Each year, National Infertility Awareness Week is held in April. For some, it is the chance to give their struggle a voice. Infertility is defined by the CDC as the inability to conceive a pregnancy after a year of trying (2020). Infertility is physically grueling, but many do not understand the emotional impacts it can have on someone. Grief, anger, jealousy, resentment, and exhaustion are all common emotions when struggling to achieve pregnancy. Each month can feel like a mini grief cycle – waiting for ovulation, trying to conceive, the two week wait to see if pregnancy was achieved, and for many, the arrival of a period.
Raise your hand if someone has told you something like, “You’re young, just be patient! Just do IVF or think positive and it will happen.” The reality is your thinking has nothing to do with the fact you are not pregnant yet. Infertility is a medical diagnosis. The most well-meaning friends and family can struggle to find the right words. Comments like these can leave us feeling dismissed or misunderstood. Finding support in our relationships can be tough but not impossible. Help others help you. Try being more direct about what kind of communication you would like to keep through treatments. Giving people guidelines can help them understand how to support you. Is checking in once a week helpful? Do you prefer not to talk about your treatments at all? Do others need a reminder that you need the space to process both the positive and negative outcomes you face?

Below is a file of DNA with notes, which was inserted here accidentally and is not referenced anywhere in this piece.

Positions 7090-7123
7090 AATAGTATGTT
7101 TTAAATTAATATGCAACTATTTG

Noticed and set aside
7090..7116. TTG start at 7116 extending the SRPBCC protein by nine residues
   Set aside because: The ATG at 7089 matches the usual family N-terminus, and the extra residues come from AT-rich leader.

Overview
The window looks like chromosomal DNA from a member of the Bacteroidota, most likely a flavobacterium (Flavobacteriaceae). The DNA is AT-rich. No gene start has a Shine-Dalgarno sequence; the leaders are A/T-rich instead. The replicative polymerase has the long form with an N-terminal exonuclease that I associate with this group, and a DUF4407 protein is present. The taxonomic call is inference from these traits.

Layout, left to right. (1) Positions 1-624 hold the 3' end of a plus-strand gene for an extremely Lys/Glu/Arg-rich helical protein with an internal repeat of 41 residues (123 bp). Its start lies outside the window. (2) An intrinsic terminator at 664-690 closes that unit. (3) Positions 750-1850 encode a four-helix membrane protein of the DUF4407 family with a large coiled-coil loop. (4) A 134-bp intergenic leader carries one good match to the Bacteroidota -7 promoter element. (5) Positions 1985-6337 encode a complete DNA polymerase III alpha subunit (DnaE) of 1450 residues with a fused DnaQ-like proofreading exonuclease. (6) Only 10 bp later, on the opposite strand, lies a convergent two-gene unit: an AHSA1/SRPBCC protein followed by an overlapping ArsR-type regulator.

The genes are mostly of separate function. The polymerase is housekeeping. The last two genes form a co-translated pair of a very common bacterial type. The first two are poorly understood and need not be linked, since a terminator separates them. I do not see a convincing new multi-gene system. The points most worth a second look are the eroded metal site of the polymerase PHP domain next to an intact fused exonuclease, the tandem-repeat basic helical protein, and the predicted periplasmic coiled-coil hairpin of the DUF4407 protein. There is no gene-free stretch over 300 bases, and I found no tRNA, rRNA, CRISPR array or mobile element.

Caring for yourself is a necessity during infertility. Cling to the things that bring feelings of comfort. Understand your triggers. Is the thought of attending that baby shower overwhelming you right now? Consider sending virtual support instead. The stress of failed treatments can be heartbreaking. Allow yourself the extra rest you need on these difficult days.
To the one hoping for a baby, I see you. I know that your strength and resilience are not a choice right now. May you find the strength of community through your infertility.
“I think it’s brave that you get up in the morning even if your soul is weary and your bones ache for a rest.
I think it’s brave that you keep on living even if you don’t know how to anymore.
I think it’s brave that you push away the waves rolling in every day and you decide to fight.
I know there are days when you feel like giving up, but I think it’s brave that you never do.”
Written by: Erin Barry, LPC, PMH-C
Please visit the following resources for additional support:
Resolve: The National Infertility Association